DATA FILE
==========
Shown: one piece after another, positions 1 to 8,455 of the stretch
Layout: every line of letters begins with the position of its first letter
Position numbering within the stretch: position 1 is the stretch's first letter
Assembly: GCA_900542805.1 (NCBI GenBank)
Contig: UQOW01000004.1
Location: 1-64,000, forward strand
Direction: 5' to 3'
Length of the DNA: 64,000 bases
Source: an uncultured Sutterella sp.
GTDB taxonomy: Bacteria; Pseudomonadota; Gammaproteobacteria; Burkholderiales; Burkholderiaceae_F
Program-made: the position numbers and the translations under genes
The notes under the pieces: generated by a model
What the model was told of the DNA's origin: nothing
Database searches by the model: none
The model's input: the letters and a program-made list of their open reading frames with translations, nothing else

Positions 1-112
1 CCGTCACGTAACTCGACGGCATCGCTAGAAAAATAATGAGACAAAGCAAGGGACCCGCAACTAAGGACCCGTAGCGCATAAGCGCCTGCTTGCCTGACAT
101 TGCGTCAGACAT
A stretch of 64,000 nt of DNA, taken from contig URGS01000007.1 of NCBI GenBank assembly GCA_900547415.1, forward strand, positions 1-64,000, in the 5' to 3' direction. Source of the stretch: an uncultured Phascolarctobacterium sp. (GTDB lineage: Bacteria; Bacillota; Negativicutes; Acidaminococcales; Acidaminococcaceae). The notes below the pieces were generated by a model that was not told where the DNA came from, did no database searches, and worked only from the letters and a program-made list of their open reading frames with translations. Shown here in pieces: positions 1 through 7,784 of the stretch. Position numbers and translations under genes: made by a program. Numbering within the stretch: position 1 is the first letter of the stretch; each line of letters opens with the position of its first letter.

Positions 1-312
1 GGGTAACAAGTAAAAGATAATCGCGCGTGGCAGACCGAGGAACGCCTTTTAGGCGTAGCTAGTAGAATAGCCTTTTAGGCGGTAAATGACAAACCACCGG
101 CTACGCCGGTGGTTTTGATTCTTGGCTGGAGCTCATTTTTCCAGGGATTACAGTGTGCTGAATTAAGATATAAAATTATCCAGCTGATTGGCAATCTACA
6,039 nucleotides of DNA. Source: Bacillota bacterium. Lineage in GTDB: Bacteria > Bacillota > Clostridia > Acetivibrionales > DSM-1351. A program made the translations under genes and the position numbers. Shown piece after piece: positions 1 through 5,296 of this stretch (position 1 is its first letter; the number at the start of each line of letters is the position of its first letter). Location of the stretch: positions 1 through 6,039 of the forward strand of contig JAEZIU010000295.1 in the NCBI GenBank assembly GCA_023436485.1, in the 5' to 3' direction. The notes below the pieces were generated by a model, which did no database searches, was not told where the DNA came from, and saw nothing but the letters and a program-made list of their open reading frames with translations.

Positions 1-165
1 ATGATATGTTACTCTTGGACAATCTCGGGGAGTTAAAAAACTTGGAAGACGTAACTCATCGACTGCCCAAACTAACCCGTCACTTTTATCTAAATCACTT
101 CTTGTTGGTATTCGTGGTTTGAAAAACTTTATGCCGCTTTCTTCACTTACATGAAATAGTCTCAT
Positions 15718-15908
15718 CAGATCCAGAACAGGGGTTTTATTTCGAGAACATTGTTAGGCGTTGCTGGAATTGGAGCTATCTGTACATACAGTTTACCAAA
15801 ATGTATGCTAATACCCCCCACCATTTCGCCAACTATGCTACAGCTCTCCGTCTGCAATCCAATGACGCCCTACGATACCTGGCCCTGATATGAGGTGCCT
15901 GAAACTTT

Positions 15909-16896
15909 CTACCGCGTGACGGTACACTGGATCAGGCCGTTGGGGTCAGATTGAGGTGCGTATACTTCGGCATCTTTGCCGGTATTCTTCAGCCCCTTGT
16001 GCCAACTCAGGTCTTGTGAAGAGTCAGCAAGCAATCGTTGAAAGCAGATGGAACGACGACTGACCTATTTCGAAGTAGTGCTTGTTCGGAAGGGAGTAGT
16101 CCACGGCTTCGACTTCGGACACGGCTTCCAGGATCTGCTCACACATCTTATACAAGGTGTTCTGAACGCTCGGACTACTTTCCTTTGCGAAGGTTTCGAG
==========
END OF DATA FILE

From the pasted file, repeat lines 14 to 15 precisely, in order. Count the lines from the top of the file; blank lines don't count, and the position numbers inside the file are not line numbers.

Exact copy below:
Database searches by the model: none
The model's input: the letters and a program-made list of their open reading frames with translations, nothing else